• Frida is now a brand and some of the mechanise is wonderful. I am grateful for CoreCouture Ruth who very kindly brought me a little bag back from Mexico. Let the Sewing Begin blogger Jen from Rochester, NY visited us recently and kindly brought me a special Frida mug (and some lavender hand cream, which means I think of her every time I use it). Both of them were so kind and thoughtful.

And finally I learnt again that sewalongs – international collaborations of women who are full of ideas, and style, and talent, and exuberance – are the best fun ever. Everyone had their own take and, while we all pushed our normal boundaries a little, everyone produced a very wearable look. I am so grateful that so many people gave it a go, and put a look together with jewellery, head-dresses, shawls and even little monkey (Sue) or a penguin (thanks DF).

Those are my reflections and learning! How about you?

8 Responses

  1. Elaine Sabin-Simpson

    100% agree! The colour and abundance thing reflects why I love our living room so much, and why we both ADORE our eclectic, vibrant Xmas tree to such an extent we leave it up each year now until the spring flowers arrive.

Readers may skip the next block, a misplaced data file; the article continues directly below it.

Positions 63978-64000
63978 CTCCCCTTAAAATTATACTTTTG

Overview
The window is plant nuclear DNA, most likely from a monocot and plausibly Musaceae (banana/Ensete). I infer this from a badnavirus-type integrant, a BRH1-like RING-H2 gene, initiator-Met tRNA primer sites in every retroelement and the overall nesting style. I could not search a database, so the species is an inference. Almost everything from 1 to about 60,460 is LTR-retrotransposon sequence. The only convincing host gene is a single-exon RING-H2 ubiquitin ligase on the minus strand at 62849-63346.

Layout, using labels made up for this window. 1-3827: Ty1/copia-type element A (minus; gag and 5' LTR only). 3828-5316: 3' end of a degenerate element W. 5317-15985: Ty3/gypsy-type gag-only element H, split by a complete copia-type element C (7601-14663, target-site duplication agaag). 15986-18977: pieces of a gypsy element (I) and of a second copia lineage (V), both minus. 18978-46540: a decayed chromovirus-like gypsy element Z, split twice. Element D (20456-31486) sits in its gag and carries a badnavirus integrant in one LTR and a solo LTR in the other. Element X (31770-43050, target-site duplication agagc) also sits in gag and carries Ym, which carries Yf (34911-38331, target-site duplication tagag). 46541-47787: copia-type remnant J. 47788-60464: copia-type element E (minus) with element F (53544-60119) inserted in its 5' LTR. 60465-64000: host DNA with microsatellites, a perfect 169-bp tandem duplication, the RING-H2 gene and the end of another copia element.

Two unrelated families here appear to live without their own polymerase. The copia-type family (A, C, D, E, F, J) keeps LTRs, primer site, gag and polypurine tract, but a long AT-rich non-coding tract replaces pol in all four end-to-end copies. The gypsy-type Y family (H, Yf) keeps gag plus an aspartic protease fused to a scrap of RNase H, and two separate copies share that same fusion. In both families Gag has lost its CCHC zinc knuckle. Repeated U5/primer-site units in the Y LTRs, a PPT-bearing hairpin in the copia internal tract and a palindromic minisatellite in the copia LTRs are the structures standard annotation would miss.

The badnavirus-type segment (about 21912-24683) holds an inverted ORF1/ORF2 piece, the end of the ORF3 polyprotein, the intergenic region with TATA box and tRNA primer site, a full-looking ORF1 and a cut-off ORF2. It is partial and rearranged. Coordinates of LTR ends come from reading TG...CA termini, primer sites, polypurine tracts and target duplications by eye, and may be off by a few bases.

Thanks so much for organising this, I would never have tried for that look but have had loads of compliments on the photos.

    • fabrickated

      So nice to hear this Elaine – and yes there is a reason why we love fireworks and Christmas decs, especially when there are so few colourful flowers around! Confetti! Smarties! Patterned fabric! A box of paints, coloured felt tips, mis-matching crockery. You looked great in your outfit and I really liked the way you organised the fastening. xxx

  2. Michelle